By Acquineau Azetsop, editor
Call Number: RA643.86.A35 H55125 2016
Location: 2nd Floor
This comprehensive look by African scholars at the HIV/AIDS pandemic in Africa features contributions from noted scholars from across the continent, offering analysis from theological, sociological, ecclesiological, and public health perspectives. It is a valuable resource for social analysis and theological reflection from an African perspective, something badly needed for theologians and academics alike. Several prominent American theologians are also contributors, including Lisa Sowle Cahill and James Keenan.
Jacquineau Azetsop is associate professor in the School of Social Sciences of the Gregorian University in Rome. His teaching and research focus on issues of health policy, public health ethics, social dimensions of health, health systems, and the inclusion of the destitute poor.
Text above from the Orbis books website
Related Research Guides
PRESENTING HIV & AIDS
Elochukwu Uzukwu C.S.Sp.
Theology Department, Duquesne University
I thank Azetsop, Jacquineau, the editor of the collection HIV and Aids in Africa: Christian Reflection, Public Health, Social Transformation (Maryknoll, NY: Orbis Books, 2016) for enabling me to present this collective work. The African Jesuit AIDS network committee has done a lot in encouraging and enabling theological voices to be heard on this important issue of HIV/AIDS. It is also important to thank Rev Joseph Healey, a Maryknoll priest, and Orbis Books Africa consult that encouraged the fruits of the wide-ranging research to be published by Orbis Books.
We have come a long way in Africa and the world in our various families, communities, and countries, from denial through disregard to acceptance and engaging in collaborative work that this epidemic, the stigma attaching to persons, families, countries and continents, is not just about Africa, about them, but about all of us (Kofi Annan); in particular as Church-community, all us is “the body of Christ” (Copeland).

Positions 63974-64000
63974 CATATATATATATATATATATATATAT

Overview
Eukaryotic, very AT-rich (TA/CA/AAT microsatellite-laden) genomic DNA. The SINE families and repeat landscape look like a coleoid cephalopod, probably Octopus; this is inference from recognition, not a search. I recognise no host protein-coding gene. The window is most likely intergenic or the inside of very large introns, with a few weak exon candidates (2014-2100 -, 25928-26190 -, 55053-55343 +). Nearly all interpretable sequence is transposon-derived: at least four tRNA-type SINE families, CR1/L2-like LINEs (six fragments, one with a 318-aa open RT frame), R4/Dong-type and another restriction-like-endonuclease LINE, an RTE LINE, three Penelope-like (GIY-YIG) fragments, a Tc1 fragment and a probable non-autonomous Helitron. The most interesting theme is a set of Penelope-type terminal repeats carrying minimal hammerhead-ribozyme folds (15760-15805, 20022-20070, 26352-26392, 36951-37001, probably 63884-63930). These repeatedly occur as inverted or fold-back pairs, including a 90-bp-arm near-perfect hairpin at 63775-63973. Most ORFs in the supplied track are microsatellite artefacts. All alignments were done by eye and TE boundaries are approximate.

HIV/AIDS is a public health issue that reveals, according to Azetsop, “a social immune system that is deeply compromised.”
This raises a major challenge for the contributors to this volume. Healing calls for “a new vision of society grounded in a social justice perspective that integrates all social constituencies and seeks to promote the welfare of all.” (xvii) Consequently, the power of this book, what makes it different from so many books on HIV/AIDS in Africa these past 30 years is the firm conviction that “social transformation” is “the best means of HIV prevention and AIDS management.” (xvi)
This point is important for policymakers worldwide, community health providers, and the Church spread throughout the world ready to tap the insight of ethicists and theologians who reinterpret the Church’s Social Teachings. Indeed interdisciplinary conversation between bioethics (ethical social discourse that includes global ethics that researches and promotes healthcare for everyone on the planet eliminating “disparities in access to health” Egan 240) and Catholic social ethics may reveal “official catholic teachings on AIDS prevention that seem to emphasize personal sexual behavior at the cost of broader justice, health, and flourishing, and a more pastoral, pragmatic, and social ethic…reflects a broader and deeper approach to Catholic theological ethics.” (Anthony Egan, 250)